Megan: I have a lot to share on this! There are many things to do to build a highly engaged community. I offer coaching on this if anyone needs more support and direction, but I can share some quick tips here.
1. Stay consistent. Post regularly and mix up the way you post things to your community. Show up on FB live videos that help boost your algorithm and authority.
2. Make sure you clearly understand who you’re building this group for; the more well-defined your niche, the better.
3. Listen to what your community asks for and build your products and services line around those areas of need. For example, I built a coaching business, six online courses, in-person events and international retreats for the therapists in my community and it’s easy for me to fill these offers having spent time developing and establishing such a highly engaged community.
4. Share generously! Give as much value as you can to your community. Then, answer their questions, share resources, try to make things easier or faster for them, and they’ll keep returning for more!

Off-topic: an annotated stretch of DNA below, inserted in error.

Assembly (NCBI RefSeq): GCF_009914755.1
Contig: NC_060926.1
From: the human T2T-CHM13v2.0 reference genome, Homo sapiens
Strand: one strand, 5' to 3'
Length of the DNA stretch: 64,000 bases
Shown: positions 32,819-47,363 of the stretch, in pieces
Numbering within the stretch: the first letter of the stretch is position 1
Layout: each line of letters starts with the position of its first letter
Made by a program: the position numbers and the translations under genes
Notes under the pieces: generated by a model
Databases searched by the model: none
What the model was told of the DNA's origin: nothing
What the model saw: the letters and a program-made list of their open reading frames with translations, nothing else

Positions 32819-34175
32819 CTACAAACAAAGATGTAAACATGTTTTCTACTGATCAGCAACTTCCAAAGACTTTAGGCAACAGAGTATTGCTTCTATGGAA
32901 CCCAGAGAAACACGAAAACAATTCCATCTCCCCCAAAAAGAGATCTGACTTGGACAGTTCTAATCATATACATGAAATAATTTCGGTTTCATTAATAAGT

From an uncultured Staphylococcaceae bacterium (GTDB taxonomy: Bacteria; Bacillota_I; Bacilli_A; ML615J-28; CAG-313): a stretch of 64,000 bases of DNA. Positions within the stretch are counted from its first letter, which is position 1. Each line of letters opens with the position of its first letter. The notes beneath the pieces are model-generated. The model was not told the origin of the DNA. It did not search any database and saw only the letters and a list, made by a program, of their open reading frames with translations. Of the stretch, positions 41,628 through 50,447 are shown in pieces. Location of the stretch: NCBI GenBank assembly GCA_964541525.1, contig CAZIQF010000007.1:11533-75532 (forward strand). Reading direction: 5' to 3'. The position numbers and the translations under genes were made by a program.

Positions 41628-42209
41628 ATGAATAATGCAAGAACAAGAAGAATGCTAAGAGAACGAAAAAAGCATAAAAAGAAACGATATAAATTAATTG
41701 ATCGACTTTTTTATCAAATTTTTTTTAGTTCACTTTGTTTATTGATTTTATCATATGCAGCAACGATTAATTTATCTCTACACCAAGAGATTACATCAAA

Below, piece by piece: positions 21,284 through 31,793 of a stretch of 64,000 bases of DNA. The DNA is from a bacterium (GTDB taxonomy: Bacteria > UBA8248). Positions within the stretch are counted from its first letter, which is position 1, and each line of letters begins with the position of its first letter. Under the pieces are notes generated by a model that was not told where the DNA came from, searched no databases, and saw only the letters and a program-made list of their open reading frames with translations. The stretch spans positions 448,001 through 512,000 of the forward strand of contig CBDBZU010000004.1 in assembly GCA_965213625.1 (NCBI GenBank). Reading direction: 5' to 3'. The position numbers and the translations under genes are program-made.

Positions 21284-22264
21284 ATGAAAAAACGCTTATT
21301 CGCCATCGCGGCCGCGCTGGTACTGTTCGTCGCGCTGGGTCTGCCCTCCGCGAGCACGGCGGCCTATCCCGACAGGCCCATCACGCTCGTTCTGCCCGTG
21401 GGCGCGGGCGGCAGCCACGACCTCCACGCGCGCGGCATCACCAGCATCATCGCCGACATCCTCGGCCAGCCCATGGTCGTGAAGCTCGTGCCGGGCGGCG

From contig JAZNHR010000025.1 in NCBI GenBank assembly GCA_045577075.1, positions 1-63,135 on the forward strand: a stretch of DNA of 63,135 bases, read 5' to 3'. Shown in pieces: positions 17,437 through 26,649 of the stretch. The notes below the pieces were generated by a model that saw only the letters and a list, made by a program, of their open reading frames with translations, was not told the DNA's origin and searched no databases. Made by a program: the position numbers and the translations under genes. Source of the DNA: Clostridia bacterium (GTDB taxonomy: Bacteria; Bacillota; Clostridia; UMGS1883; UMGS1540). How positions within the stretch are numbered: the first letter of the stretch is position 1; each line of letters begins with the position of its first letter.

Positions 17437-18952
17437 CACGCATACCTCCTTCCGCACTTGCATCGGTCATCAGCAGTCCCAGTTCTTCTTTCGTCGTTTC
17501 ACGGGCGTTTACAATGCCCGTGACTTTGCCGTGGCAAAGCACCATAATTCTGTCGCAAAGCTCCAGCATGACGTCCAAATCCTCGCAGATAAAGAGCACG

Filling Demand in Your Niche
Claire: How did your community of therapists influence your decisions about the book’s content, features, and other aspects?
Megan: I have developed a curriculum of online courses and a membership program for the therapists in my community. Over the years I’ve been running my group I had so much content that I thought it would be pretty simple to condense it into one affordable, easy-to-access resource. Also, I realized our industry has almost no books on this subject! We get so much training in grad school on clinical work but nearly zero on building, managing and scaling a business. So it was a no-brainer to create this book, knowing I was filling that demand for this information.
Joining a Writing Program
Claire: I know you did much of your writing in Lisa Tener’s Get Your Writing Done program. Can you share what you initially struggled with that led you to use that program? How did it help you complete your book?
Megan: Lisa’s program helped me block off time every week to work on my book. It helped me stay accountable to my deadline and write my two chapters a week. Knowing that sense of accountability and support was super helpful to me. I protected that weekly appointment fiercely and showed up to the group consistently. The way she facilitates her program also really helped me bring out my best writing! I felt clear, focused, energized and ready to engage in great writing sessions each week because she guided participants through the process to get prepared to write. I cannot say enough great things about Lisa and her program!
Writing the Book You Wish You Could Have Read